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When I compile the following snippet with g++

template<class T>
class A
{};

template<class T>
class B
{
    public:
        typedef     A<T>            A;
};

the compiler tells me

error: declaration of ‘typedef class A<T> B<T>::A’
error: changes meaning of ‘A’ from ‘class A<T>’

On the other hand, if I change the typedef to

        typedef     ::A<T>          A;

everything compiles fine with g++. Clang++ 3.1 doesn't care either way.

Why is this happening? And is the second behavior standard?

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1  
It must be warning level which by default shows it as an error. The same as you can have a function missing return and can be reported as an error or warning. In general, I would avoid declaring type A as a A<T>. It will be confusing later on. –  Grzegorz Aug 29 '12 at 22:56
    
I don't know what the standard says, but I am happy that g++ complains... that's just silly. –  Karoly Horvath Aug 29 '12 at 22:59
    
I think it's neither silly, nor confusing. I run into this problem quite often. As for warning to error conversion, I'm not giving g++ any flags, what warnings does it convert to errors by default? –  foxcub Aug 29 '12 at 23:03

2 Answers 2

up vote 9 down vote accepted

g++ is correct and conforming to the standard. From [3.3.7/1]:

A name N used in a class S shall refer to the same declaration in its context and when re-evaluated in the completed scope of S. No diagnostic is required for a violation of this rule.

Before the typedef, A referred to the ::A, however by using the typedef, you now make A refer to the typedef which is prohibited. However, since no diagnostic is required, clang is also standard conforming.

jogojapan's comment explains the reason for this rule. Take the following change to your code:

template<class T>
class A
{};

template<class T>
class B
{
    public:
        A a; // <-- What "A" is this referring to?
        typedef     A<T>            A;
};

Because of how class scope works, A a; becomes ambiguous.

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3  
@foxcub: In the second form you're not referring to A, you're referring to ::A. The second form is correct. –  Kevin Ballard Aug 29 '12 at 23:13
1  
Interesting, but still mysterious. Why doesn't the meaning of A change? Before the typedef, it means the same thing as ::A, i.e., a template class. After the typedef, it means a very concrete class, a specific instantiation of ::A, namely, ::A<T>. I'm glad to hear that the second form is sound, but help me understand. –  foxcub Aug 30 '12 at 0:18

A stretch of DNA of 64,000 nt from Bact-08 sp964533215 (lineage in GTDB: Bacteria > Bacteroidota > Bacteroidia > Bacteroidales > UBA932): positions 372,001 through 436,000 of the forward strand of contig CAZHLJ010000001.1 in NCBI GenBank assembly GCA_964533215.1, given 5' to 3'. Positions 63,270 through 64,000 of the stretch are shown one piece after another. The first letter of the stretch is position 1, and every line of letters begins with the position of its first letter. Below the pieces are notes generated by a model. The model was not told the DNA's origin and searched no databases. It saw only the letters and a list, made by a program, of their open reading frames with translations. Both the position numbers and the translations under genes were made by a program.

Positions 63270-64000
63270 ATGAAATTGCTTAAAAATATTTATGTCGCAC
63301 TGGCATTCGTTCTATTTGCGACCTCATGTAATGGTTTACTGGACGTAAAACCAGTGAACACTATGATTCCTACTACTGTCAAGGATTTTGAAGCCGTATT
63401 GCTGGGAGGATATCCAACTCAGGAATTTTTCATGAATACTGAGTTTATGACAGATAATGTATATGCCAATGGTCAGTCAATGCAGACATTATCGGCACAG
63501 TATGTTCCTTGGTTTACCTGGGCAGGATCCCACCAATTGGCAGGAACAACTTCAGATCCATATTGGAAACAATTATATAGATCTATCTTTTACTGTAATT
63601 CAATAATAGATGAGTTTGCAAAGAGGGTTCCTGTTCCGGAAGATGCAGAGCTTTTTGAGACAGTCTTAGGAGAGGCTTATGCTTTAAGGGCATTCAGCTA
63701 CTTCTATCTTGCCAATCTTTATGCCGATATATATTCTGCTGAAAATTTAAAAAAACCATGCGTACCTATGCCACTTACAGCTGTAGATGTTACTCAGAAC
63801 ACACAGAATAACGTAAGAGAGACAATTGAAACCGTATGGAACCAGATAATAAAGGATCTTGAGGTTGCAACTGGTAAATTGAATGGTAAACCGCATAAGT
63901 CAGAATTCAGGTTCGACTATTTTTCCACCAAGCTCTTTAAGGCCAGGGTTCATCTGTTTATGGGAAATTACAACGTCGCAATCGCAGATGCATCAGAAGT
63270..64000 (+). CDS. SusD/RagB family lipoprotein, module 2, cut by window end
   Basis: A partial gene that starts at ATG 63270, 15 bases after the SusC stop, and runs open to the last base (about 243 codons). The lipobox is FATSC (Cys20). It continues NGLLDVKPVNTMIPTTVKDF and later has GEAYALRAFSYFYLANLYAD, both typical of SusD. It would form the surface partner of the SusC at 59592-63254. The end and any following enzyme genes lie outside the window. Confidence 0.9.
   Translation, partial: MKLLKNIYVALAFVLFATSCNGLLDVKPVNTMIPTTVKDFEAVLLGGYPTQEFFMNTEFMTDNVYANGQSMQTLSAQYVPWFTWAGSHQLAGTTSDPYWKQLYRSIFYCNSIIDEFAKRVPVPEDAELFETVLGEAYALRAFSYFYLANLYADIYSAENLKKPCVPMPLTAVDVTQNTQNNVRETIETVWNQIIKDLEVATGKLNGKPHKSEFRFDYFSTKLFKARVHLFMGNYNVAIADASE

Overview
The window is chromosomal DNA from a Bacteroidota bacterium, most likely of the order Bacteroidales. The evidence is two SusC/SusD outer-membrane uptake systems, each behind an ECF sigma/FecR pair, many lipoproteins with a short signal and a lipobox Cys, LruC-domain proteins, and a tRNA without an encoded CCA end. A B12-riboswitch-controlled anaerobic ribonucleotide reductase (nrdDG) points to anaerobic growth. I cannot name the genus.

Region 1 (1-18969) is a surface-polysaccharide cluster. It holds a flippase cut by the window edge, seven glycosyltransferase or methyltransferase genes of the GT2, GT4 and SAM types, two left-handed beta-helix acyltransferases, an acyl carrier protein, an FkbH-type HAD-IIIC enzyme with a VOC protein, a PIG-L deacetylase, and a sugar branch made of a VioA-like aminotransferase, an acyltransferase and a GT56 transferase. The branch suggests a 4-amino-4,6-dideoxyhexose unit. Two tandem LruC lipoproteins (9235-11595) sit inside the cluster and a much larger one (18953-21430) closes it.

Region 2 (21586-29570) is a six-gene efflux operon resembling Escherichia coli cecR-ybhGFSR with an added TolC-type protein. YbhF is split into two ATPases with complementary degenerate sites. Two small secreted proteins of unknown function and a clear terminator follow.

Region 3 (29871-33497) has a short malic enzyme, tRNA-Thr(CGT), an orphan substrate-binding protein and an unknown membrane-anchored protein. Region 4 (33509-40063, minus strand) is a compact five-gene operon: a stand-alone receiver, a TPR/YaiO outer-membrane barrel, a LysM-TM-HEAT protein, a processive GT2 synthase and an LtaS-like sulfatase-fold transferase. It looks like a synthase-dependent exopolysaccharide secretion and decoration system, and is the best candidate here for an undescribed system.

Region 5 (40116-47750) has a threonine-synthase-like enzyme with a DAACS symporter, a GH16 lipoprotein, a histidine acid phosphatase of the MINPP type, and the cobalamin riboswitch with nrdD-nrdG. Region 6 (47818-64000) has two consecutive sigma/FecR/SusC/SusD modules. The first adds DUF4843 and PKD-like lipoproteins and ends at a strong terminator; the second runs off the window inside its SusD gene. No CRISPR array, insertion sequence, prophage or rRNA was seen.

1  
foxclub is right that there is something strange about how GCC handles this. Firstly, typedef ::A<T> A does change the meaning of A, just like typedef A<T> A does. Secondly, if you do typedef int X; on the global level, and then typedef float X; inside the class definition, this changes the meaning of X, but there is no problem whatsoever. Using typedef to redefine the meaning of a name in a separate scope (in this case, the class scope) is perfectly fine. (Of course it is also confusing and I wouldn't recommend doing it.) –  jogojapan Aug 30 '12 at 3:46
1  
@JesseGood (about the first comment) I agree the word meaning is vague and perhaps inappropriate in this context. But still, if you do typedef ::A<T> A;, and then later (e.g. somewhere in a member function, possibly outside the class definition) do A a;, then this A will refer to the typename ::A<T>, no longer to the template name ::A, so it's changed. Or perhaps I misunderstand what to refer to means in this case. –  jogojapan Aug 30 '12 at 4:23
1  
@JesseGood (about the Ideone example) Yes! Actually, this example is what I think the standard quote is actually about: X is defined as float in the class, and because of how class scope works (which is what §3.3.7/1 is about), that definition must extend to the entire class scope, including separately defined member functions, and including anything found before the actual typedef. So the declaration X x becomes ambiguous. (You get the same problem if you have typedef ::A<T> A; and put a member A a; (or A<T> a;) before the typedef.) –  jogojapan Aug 30 '12 at 4:28

I will add to Jesse's answer about the seemingly peculiar behavior of GCC in compiling:

typedef       A<T>          A;

vs

typedef     ::A<T>          A;

This also applies to using statements as well of the form:

using A =   A<T>;
using A = ::A<T>;

What seems to be happening within GCC, is that during the compilation of the typedef/using statement declaring B::A, that the symbol B::A becomes a valid candidate within the using statement itself. I.e. when saying using A = A<T>; or typedef A<T> A; GCC considers both ::A and B::A valid candidates for A<T>.

This seems odd behavior because as your question implies, you don't expect the new alias A to become a valid candidate within the typedef itself, but as Jesse's answer also says, anything declared within a class becomes visible to everything else inside the class - and in this case apparently even the declaration itself. This type of behavior may be implemented this way to permit recursive type definitions.

The solution as you found is to specify for GCC precisely which A you're referring to within the typedef and then it no longer complains.

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